Eventually the city of Geneva apologized; I visited the site and read the apology which said, in part, that the citizens of Geneva were ‘repudiating Calvin’s mistake which was the mistake of his age’. That apology marks a turning point toward a more enlightened approach. I believe that we are at such a point, now.
The Taliban and Al Quada want to burn books, and infidels, a return to the most primitive way of dealing with differences, far exceeding mere prejudice.
But prejudice in itself is no big surprise. We know about the stain of racism that was nearly fatal flaw in our earliest national chapter, leading to the Civil War and Lincoln’s reminder at Gettysburg: that we are a ‘nation conceived in liberty and dedicated to the proposition that all persons are created equal,’ and that in a very real sense we are always ‘testing whether this nation, or any nation conceived in liberty’ can endure the challenges that come with it and need to be faced without destroying our essence.
The good news about the Islamic Community Center/Mosque is that it is calling out the angels of our better nature – the religious community is speaking out – Christians of every denomination are speaking out against the hatred and the prejudice that incites it – the Jewish community is speaking out…and certainly we Unitarian Universalists want to speak out.
Indeed, this controversy is a perfect reminder – a reminder not only of what we believe and affirm in our purposes and principles, especially about ‘the inherent worth and dignity of every person,’ – but it is a reminder of why we affirm these principles…because the world needs them and we need to be reminded.
So, today we are here to re-dedicate ourselves ‘to the unfinished work’ of the women and men who created this religious home – who built the buildings and wrote the constitution under which we operate – who had a dream of a new kind of spiritual community, free from religious dogma and the need to give assent to complicated creeds, but not free from moral and ethical responsibilities…to walk the walk!
Many of those founder’s names are listed in our necrology, and many others who got on board since those early days. Each one contributed in some way – in his or her own way – to that dream. Many are in their ‘final resting place’ on the hill, the Memorial Garden, and we might imagine that they are looking down on us now and smiling and saying ‘thank you!’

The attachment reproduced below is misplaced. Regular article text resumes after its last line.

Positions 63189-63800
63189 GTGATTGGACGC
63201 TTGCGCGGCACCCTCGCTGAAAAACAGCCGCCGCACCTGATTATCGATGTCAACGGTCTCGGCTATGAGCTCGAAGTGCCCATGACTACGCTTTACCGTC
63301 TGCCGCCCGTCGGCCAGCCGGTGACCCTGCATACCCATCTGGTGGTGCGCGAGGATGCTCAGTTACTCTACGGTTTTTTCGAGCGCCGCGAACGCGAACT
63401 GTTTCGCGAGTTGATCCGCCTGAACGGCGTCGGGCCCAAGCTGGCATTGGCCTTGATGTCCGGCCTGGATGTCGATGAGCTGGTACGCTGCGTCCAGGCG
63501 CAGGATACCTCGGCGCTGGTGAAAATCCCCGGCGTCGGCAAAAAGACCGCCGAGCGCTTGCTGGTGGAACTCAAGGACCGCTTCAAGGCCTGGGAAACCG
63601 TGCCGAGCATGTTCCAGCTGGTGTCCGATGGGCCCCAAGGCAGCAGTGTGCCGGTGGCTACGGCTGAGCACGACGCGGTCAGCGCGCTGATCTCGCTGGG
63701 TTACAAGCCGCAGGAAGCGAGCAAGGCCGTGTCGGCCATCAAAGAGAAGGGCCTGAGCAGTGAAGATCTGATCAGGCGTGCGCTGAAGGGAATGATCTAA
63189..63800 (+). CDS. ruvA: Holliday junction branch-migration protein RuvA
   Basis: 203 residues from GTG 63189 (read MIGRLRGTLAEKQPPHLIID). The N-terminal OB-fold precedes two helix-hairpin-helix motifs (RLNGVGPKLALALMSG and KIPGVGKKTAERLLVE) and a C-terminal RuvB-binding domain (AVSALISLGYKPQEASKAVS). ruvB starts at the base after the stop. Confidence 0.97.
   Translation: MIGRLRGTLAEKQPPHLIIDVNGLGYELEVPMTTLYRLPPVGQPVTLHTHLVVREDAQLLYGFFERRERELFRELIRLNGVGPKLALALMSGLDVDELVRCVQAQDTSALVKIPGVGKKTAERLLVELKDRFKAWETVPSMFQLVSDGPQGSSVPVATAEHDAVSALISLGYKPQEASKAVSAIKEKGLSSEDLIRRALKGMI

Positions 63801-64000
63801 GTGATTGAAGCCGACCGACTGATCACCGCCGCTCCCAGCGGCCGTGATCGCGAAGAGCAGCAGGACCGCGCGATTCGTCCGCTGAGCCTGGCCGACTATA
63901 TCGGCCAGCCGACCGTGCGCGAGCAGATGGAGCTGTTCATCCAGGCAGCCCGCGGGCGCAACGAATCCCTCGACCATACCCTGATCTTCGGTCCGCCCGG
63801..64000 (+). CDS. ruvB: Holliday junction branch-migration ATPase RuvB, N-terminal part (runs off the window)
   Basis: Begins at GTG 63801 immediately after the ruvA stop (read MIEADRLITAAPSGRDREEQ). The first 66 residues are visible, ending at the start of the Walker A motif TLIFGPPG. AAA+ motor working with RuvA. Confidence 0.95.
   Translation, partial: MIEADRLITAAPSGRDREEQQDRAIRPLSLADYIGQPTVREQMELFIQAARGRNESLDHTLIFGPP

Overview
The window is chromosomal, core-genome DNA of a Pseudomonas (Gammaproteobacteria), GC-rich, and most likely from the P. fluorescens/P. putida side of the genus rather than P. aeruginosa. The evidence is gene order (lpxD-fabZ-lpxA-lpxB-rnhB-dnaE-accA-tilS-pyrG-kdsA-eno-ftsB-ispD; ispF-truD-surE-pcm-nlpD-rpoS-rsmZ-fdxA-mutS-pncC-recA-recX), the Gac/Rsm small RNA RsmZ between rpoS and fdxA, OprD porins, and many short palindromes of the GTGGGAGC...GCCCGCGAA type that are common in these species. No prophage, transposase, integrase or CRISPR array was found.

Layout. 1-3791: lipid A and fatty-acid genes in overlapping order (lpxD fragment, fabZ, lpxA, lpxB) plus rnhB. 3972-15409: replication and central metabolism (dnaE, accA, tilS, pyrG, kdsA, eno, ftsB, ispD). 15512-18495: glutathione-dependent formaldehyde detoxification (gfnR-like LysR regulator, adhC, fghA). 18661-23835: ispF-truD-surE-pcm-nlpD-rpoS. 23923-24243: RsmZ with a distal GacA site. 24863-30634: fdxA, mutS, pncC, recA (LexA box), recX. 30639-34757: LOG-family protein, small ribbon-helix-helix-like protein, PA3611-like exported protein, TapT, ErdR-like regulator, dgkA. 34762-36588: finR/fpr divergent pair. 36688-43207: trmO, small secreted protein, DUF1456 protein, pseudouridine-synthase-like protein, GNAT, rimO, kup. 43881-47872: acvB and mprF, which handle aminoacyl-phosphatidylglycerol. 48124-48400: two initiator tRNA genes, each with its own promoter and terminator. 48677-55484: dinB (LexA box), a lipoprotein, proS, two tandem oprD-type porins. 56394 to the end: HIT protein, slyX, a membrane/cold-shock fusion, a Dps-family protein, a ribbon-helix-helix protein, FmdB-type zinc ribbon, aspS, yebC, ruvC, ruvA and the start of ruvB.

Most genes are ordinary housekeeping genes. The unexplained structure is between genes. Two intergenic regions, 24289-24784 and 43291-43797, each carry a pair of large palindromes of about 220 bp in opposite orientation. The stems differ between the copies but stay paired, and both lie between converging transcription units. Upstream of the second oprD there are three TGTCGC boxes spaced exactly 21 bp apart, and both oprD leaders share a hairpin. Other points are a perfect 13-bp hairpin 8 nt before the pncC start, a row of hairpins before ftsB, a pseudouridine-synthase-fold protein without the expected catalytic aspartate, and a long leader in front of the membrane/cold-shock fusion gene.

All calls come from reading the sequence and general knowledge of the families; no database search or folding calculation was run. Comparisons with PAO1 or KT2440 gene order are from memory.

With Lincoln we too can say, “The world will little note nor long remember what we say here,” but what we do here will determine our degree of sincerity in our affirmation, and our determination to live out the dreams we cherish – that as moral agents acting in the world we can influence the course of history, that we can promote ethics that bend the process of evolution toward a new enlightenment.
We know that we are part of that evolutionary process of life on earth, that we’ve been evolving for millions of years and that we are moving from earlier primitive, stone-aged ways to a more enlightened sense of citizenship of planet earth, a citizenship that requires us to be more responsible caretakers of this fragile home of ours, this wonderfully beautiful and deliciously delicate earth we share.
Today we re-dedicate ourselves to this important, challenging work.
We want to promote an evolutionary process that will celebrate our differences rather than dividing us; that we will celebrate the geographical differences that have produced such an amazing and wonderful diversity of cultures with thousands of different languages and customs.
We want to celebrate our religious and philosophical differences, and at the same time affirm our common humanity.
We must not become discouraged – the oil spewing out of BP’s well has been sealed, and the voices of hatred, intolerance, bigotry and prejudice will one day be silenced by a deep-down sense of humility, compassion and understanding.
That’s a faith statement. We have a dream!
Each of us has a responsibility to contribute to the day when there will be peace in the Middle East and an end to the tragic, horrible warfare in so many parts of today’s world, and there will be peace in our nation as a result of the work we do for justice in our nation and in our world. That’s a faith statement!
May this spiritual home we share inspire each one of us to do our part, and by so doing we will find peace in our own hearts.
A blessing on this house and to each of you and your kin, and a blessing on all peace-loving Muslims, Christians, Jews, Hindus Buddhists, Taoists; and a blessing on the atheists and agnostics, whether they want it or not!